Treat your Health to Dark Chocolate

by Elisa Olivier-Nielsen, MA, Registered Dietitian Nutritionist, EON Consulting
As we celebrate Valentine’s Day, the thought of heart-shaped chocolates filled with fruits, nuts, coconut and honey certainly makes our mouths water. Chocolate seems to be a part of the universal language of love, but does it actually benefit our hearts?
Chocolate comes from the seed of cacao beans, and it is actually bitter because of its high content of flavanols, which are a class of very powerful antioxidants that combat free-radicals’ damage in our bodies. After undergoing extensive processing (drying, roasting and fermenting), chocolate becomes less bitter and is used to make cocoa powder for both dark and milk chocolate.
Milk chocolate, with its sweeter flavor, is much lower in flavanols than dark chocolate. The higher percentage of cocoa solids in a chocolate product confers its bitter taste and flavanol content.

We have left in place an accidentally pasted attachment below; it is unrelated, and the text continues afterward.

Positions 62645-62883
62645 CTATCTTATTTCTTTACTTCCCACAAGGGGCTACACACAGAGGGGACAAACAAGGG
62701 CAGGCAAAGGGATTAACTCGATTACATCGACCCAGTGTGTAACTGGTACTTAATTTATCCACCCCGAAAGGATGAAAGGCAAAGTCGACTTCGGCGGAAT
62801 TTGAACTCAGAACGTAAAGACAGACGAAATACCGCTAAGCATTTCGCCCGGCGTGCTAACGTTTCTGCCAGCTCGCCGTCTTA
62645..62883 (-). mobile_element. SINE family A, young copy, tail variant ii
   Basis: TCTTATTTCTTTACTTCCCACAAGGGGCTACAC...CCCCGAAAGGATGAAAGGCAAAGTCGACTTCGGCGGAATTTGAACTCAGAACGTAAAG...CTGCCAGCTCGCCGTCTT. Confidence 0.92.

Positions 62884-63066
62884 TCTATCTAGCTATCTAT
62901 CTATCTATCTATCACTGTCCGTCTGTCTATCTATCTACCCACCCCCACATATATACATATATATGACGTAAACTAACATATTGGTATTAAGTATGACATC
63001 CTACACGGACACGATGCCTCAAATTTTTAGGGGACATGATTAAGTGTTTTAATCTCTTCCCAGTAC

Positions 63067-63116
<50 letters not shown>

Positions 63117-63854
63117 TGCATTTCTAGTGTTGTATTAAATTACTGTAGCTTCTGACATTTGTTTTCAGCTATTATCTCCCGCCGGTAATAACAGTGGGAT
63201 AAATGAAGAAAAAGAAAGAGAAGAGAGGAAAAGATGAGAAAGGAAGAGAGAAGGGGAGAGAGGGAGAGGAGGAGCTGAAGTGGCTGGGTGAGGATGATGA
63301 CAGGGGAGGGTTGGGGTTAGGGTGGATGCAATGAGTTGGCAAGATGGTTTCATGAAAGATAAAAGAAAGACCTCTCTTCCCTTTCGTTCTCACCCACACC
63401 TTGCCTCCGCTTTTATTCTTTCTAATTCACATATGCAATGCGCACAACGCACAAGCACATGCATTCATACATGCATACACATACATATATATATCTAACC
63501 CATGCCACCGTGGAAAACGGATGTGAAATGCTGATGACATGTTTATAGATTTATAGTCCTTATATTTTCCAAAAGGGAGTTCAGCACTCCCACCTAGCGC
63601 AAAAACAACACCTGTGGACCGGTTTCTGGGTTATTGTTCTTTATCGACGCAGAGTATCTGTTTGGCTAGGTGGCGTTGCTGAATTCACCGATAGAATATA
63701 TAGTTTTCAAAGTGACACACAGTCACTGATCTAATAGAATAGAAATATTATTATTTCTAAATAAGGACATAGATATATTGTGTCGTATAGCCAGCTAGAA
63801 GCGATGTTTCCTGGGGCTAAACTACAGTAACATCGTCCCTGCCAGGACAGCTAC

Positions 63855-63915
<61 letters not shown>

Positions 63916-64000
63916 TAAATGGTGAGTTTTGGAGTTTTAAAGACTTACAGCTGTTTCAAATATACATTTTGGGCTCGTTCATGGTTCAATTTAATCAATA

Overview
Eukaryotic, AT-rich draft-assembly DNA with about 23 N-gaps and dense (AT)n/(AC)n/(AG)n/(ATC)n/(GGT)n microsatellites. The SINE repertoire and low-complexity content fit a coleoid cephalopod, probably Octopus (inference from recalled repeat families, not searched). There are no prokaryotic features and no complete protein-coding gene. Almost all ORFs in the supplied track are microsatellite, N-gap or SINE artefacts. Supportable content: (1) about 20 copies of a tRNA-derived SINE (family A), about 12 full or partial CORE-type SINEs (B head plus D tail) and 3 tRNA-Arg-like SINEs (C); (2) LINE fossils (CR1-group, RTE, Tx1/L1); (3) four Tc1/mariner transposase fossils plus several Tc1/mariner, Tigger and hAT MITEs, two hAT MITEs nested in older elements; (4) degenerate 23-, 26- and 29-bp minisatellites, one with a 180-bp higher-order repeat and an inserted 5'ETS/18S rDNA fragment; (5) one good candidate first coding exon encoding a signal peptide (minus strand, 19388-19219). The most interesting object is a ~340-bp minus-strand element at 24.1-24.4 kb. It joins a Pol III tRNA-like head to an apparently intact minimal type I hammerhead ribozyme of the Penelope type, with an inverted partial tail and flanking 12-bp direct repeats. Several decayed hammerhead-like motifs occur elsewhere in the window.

On a side note, white chocolate is made with cocoa butter, not cacao beans, and it contains no flavanols.
In addition to antioxidants, dark chocolate is rich in vital nutrients such as dietary fiber, magnesium, potassium and zinc that can positively improve our health and lower the risk of heart disease.
Several studies on dark chocolate uncovered the following findings:
It can stimulate the endothelium, the lining of arteries, to produce nitric oxide, which lowers the resistance to blood flow and reduces blood pressure.
It can significantly decrease oxidized LDL cholesterol, increase HDL and lower total LDL for those with high cholesterol.
It can reduce insulin resistance, which is another common risk factor for diseases like heart disease and diabetes.
It can reduce the risk of death from heart disease.
Eating chocolate two or more times per week can lower the overall risk of heart disease and the risk of having calcified plaque in the arteries.
Dark chocolate also helps reduce the risk of stroke.
Despite of its rich nutrients and potential health benefits, chocolate comes in many forms (white, milk or dark) with wide range of sugar, fat and calories. Moderation is key.
The recommendation is to choose dark chocolate rich in heart-healthy flavanols with at least 60% to 70% of cocoa solids and consume 1 ounce maximum per day so the health benefits are not overshadowed by the added calories and saturated fat.